The Formation and Instability of Coalition Governments in Kenya

In: The African Review
Oita Etyang PhD Student; Department of Politics and International Relations, University of Johannesburg P.O. Box 524, Auckland Park, 2006 Johannesburg South Africa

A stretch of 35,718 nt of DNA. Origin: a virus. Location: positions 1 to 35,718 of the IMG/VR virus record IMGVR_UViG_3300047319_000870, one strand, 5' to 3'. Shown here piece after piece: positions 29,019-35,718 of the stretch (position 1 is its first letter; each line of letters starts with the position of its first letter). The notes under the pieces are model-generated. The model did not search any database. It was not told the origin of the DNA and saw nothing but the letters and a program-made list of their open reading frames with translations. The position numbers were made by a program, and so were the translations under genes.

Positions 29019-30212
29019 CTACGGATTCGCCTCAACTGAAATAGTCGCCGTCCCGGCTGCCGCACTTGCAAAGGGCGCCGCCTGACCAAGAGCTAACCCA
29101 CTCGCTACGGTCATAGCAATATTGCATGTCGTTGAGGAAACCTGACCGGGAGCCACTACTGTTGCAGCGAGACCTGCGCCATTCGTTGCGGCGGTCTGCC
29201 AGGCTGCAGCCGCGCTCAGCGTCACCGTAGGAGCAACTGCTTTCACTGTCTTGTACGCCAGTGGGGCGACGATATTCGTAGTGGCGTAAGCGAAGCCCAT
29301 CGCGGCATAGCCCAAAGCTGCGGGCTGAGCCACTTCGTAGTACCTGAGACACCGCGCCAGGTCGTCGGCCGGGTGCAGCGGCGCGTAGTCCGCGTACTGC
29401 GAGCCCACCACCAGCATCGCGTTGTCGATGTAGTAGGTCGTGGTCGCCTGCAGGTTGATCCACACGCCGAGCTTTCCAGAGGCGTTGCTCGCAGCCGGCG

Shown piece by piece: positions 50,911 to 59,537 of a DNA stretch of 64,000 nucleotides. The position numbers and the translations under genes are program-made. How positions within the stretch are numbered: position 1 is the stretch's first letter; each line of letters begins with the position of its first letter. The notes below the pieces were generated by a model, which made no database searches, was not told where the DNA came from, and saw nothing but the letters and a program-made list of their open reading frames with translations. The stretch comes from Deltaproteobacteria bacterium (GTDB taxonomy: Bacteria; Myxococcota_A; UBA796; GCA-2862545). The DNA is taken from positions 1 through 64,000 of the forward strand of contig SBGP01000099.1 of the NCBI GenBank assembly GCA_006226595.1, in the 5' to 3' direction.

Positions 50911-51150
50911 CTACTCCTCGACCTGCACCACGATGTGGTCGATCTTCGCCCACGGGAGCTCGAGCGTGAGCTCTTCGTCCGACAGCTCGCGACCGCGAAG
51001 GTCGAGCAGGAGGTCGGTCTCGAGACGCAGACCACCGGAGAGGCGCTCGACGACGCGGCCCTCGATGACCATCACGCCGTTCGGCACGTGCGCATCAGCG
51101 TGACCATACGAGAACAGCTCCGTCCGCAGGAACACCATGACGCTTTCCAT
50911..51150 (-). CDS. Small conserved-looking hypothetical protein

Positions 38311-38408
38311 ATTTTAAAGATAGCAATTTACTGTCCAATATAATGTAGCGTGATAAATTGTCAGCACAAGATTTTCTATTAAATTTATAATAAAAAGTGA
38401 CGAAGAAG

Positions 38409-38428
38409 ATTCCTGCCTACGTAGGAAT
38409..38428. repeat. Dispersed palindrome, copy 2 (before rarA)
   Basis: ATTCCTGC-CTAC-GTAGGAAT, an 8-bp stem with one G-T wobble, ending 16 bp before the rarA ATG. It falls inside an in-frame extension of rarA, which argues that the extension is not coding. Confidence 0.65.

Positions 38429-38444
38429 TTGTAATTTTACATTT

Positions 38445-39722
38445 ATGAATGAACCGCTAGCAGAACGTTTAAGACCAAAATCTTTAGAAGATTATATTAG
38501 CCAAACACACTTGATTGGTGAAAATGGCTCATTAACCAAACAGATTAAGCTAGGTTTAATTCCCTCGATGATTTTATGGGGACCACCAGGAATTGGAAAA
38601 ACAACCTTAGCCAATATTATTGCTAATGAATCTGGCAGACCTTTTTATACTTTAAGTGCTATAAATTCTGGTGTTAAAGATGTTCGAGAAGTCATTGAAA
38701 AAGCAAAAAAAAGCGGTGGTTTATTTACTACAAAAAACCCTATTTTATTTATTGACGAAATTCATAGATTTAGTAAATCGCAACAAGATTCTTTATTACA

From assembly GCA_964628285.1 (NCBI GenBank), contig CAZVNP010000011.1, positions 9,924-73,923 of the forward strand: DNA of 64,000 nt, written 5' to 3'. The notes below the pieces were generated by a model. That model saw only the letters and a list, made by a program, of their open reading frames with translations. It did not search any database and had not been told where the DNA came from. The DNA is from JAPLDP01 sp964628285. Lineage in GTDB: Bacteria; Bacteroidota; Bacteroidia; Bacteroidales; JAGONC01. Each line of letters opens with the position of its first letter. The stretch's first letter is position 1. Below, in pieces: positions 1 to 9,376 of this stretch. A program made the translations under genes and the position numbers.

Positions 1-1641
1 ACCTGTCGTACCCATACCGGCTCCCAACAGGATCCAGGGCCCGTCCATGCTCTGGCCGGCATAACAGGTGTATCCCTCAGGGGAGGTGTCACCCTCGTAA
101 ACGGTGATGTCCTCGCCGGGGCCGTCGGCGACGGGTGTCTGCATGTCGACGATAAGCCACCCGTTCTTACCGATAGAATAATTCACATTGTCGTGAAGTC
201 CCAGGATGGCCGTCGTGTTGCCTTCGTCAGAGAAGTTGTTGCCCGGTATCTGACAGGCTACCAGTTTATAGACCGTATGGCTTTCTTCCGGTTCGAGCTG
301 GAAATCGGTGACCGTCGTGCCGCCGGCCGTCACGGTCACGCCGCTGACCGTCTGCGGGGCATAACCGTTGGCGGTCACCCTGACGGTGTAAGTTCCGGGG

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Coalition governments have become a common feature of liberal democracies world over. Although relatively new in the African context, it is apparent that they are becoming a common feature in Africa’s political systems. In Kenya, the first coalition government emerged after 2002 when the National Rainbow Coalition (NARC) trounced the Kenya African National Union (KANU) in the 2002 general elections. Since then, two other coalition governments have been formed. This paper interrogates the rationale for the formation of the three coalition governments. It is clear from the paper that coalition governments have not been driven by ideological considerations but office seeking reasons. Further, lack of ideological consideration coupled with weak coalition management structures have largely contributed to intermittent wrangles and instability in the coalition governments. The paper draws upon secondary and primary data sources. Primary data was collected through key informant interviews with targeted respondents who were considered knowledgeable in the subject area.

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